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Cicilline Highlights 79th Anniversary of Social Security Being Signed into Law


On 79th anniversary, see how far program has come

social security signing 1945- Associated Press

President Franklin D. Roosevelt signs the Social Security Bill in Washington, Aug. 14, 1935.

On Aug. 14, 1935, President Roosevelt signed the Social Security Act, creating one of the most significant government programs in American history.
Social Security Is Born

President Franklin Delano Roosevelt took office in 1933 and immediately began to implement a series of economic reforms, collectively known as the New Deal, designed to lift America out of the Great Depression. The New Deal greatly increased the involvement of the federal government in economic issues and offered financial protection to many Americans in need of assistance.

One demographic in need of assistance was the elderly. According to Encyclopedia Britannica, “5,000,000 old people in the early 1930s joined nationwide Townsend clubs, promoted by Francis E. Townsend to support his program demanding a $200 monthly pension for everyone over the age of 60.”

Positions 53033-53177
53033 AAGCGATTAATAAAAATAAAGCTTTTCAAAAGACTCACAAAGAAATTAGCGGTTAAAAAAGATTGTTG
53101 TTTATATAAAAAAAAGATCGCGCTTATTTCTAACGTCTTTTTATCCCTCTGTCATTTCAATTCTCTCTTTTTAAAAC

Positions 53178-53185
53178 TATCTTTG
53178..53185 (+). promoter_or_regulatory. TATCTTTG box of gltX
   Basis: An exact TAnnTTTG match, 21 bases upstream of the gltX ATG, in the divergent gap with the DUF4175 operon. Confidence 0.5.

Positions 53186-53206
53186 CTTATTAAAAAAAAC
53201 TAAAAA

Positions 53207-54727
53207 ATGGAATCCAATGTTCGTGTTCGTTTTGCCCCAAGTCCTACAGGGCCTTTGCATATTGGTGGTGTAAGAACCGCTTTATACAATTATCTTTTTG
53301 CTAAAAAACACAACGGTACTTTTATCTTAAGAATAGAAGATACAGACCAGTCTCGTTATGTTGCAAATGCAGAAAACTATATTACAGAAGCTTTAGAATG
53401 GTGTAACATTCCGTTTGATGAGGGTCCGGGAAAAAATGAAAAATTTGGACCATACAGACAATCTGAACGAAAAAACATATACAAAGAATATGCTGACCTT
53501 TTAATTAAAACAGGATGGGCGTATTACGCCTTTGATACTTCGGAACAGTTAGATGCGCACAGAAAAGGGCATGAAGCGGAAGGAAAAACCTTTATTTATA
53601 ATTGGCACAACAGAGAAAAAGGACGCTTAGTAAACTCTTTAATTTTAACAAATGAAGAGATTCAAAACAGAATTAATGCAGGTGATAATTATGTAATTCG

In June 1934, Roosevelt announced to Congress his intentions to create what would become the Social Security program. He formed the Committee on Economic Security (CES), composed of a group of experts from various agencies, to analyze the issue of economic security in America.

The reports was completed in January 1935 and presented to Congress with the Economic Security Bill, later to be renamed the Social Security Act. The bill was debated in the spring and was passed in the House and Senate by overwhelming margins.

On Aug. 14, 1935, Roosevelt signed the Social Security Act into law. Upon signing the bill, he stated, “We can never insure 100 percent of the population against 100 percent of the hazards and vicissitudes of life, but we have tried to frame a law which will give some measure of protection to the average citizen and to his family against the loss of a job and against poverty-stricken old age.”

The act provided “a wide range of programs to meet the nation’s needs,” according to the U.S. Social Security Administration. “In addition to the program we now think of as Social Security, it included unemployment insurance, old-age assistance, aid to dependent children and grants to the states to provide various forms of medical care.”

by findingDulcinea Staff

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